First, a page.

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Morning Feature – A Study in Gastronomy? (Ask Ms. Crissie)

March 11, 2012

Morning Feature

Morning Feature – A Study in Gastronomy? (Ask Ms. Crissie)

“The faculty senate want Chef to join the college of physical sciences,” Professor Plum said. “She would be the Professor of Gastronomy.” (More)

Chef was not impressed. She explained that while there is a culinary field called molecular gastronomy, which includes some empirical studies, food tastes are still subjective. Professor Plum nodded and left with Ms. Scarlet to join the resident faculty in the wine cellar library, where they’ll spend the weekend drinking thinking on our motto of Magis vinum, magis verum (“More wine, more truth”). Meanwhile, the Professor of Astrology Janitor had been studying chaos theory in the context of the staff poker game. A ladybug landed on the poker table, and the Professor of Astrology used his cards to lift the insect and carry it safely outside. Alas, taking cards away from the table voided his hand. As it happens, he was holding a pair of Kings. It wasn’t quite a butterfly in China starting a hurricane in the Gulf of Mexico, but it did elicit the Professor of Astrology Janitor’s plaintive mewling, which sent Chef to the kitchen to make Ham and Cheesy Grits. That left your lowly mail room clerk to review the week’s correspondence….


Dear Ms. Crissie,

I realize the South is a bit of an away game for me, but just yesterday I had a biscuit and some cheesy grits for breakfast and I’m learning to say “y’all.” Strange things are happening to me. Am I becoming an honorary Southerner?

Mitt in La MANHCA

Dear Mitt,

We would congratulate you on eating a biscuit and cheesy grits, were these not skills that a typical toddler can manage. We hope learning to say a one-syllable word will not prove too great a challenge for your software development staff. As the south uses the same 120-volt, 60-cycle alternating current as the rest of the U.S., we are confident you will have no problem recharging yourself overnight.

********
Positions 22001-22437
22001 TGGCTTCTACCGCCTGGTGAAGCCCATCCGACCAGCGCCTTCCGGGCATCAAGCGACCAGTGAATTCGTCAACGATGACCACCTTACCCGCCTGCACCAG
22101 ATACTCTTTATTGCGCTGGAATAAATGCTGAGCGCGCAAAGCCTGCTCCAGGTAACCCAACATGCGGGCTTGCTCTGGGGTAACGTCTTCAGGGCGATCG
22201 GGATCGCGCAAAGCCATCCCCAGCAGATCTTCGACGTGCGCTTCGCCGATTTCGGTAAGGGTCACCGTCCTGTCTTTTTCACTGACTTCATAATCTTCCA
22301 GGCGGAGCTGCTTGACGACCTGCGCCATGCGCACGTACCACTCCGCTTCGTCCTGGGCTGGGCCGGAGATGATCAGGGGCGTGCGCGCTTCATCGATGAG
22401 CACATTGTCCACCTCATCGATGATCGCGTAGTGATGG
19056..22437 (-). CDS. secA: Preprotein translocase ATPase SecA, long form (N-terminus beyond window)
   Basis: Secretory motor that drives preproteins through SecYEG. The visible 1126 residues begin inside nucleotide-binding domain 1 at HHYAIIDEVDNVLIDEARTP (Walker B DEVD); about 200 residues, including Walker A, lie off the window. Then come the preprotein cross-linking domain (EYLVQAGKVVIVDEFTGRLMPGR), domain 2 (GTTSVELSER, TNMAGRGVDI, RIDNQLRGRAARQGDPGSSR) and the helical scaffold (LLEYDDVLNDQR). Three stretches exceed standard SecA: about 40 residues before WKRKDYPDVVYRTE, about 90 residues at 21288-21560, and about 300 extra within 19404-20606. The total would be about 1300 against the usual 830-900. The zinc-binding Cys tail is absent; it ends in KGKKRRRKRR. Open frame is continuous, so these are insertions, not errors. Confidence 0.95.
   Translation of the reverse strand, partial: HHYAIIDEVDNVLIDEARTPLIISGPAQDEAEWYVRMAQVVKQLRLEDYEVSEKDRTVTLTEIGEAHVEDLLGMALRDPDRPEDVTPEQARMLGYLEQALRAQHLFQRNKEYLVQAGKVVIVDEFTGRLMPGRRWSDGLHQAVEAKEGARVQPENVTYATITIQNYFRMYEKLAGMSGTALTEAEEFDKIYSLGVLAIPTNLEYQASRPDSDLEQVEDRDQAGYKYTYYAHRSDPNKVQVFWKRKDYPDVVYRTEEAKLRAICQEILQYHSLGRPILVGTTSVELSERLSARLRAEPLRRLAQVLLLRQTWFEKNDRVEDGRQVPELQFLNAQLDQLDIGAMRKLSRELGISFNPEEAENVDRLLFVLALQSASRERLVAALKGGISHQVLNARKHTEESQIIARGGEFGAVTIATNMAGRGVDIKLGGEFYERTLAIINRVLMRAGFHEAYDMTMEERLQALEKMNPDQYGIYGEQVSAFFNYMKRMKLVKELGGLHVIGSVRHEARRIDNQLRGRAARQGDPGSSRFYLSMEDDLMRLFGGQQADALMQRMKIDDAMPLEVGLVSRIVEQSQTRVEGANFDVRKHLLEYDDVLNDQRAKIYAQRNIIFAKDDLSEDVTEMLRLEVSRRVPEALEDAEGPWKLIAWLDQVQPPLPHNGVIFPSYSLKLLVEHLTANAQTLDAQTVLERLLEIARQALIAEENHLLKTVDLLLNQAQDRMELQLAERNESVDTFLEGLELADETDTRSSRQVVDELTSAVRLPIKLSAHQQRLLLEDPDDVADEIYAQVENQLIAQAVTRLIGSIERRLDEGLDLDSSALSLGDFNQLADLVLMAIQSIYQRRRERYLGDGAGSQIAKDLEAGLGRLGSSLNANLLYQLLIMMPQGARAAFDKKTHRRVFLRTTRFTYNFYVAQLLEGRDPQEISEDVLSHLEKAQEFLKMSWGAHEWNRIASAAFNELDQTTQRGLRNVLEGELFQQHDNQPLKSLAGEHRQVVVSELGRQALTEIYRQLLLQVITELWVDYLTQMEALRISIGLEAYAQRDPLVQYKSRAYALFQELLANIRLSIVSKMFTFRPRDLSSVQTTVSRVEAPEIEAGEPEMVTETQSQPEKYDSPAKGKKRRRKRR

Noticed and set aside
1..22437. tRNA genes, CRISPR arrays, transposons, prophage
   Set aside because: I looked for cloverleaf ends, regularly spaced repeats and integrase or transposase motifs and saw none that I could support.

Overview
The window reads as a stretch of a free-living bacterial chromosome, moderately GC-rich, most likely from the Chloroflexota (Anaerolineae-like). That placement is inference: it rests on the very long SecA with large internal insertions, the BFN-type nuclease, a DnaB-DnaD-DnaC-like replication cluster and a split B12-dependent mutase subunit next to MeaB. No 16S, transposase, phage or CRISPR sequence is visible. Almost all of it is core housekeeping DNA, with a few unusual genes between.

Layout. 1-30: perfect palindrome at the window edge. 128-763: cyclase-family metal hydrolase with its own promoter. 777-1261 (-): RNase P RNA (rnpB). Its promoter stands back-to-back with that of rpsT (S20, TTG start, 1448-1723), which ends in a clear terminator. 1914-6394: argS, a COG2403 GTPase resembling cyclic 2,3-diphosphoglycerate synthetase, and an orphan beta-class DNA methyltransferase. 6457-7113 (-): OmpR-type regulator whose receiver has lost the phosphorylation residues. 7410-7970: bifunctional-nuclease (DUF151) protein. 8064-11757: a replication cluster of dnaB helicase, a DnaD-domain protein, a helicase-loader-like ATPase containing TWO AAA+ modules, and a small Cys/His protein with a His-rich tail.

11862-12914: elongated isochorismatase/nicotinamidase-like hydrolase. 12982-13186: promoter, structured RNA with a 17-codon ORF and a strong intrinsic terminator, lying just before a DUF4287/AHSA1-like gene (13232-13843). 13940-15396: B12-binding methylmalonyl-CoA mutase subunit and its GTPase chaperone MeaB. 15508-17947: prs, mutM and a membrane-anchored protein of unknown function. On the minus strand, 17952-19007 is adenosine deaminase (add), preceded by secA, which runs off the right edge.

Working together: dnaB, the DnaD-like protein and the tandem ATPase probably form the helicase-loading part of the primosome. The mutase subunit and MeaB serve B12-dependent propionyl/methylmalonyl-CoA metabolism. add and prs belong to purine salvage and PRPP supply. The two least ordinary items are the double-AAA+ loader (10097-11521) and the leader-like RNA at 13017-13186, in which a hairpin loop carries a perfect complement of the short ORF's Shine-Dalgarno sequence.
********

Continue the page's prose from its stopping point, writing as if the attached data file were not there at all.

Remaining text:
Dear Ms. Crissie,

Gastronomy will be a science under my administration. I promised a permanent colony on the moon, and now I have a challenge for the president. I would be glad to debate him at any gas station in America. No Obama, no expensive gas. When Barack Obama was sworn in three years ago, gas was $1.89 per gallon. Why is it so hard to believe it will get down to $2.50 per gallon?

Newt in GA

Dear Newt,

We regret to inform you that gastronomy is not the study of campaign promises about lunar colonies and the price of gasoline. We note that the current spike in gasoline prices is based on part on global oil market forces that no president can fully control, including the tension with Iran, and partly on the your party’s obstruction of federal regulators’ attempts to rein in oil market speculators. We also note that you have been the most apocalyptic of warmongers on Iran, adding to the tension that is unsettling the global oil market. Finally, we note that you have promised to repeal the Dodd-Frank Wall Street Reform and Consumer Finance Protection Act, which provides the legal basis for regulating oil market speculation. While we recognize that you produce plenty of gas that could be priced at $2.50 per gallon, we conclude that the gas you produce is not a useful energy source.


Dear Ms. Crissie,

While those two were talking about food and gas, I had a very, very good day. I kept saying to voters in Kansas, you just stick with us, you go out and vote for your values and trust what you know. Because you don’t live in New York City. You don’t live in Los Angeles. You live like most Americans in between those two cities, and you know the values you believe in.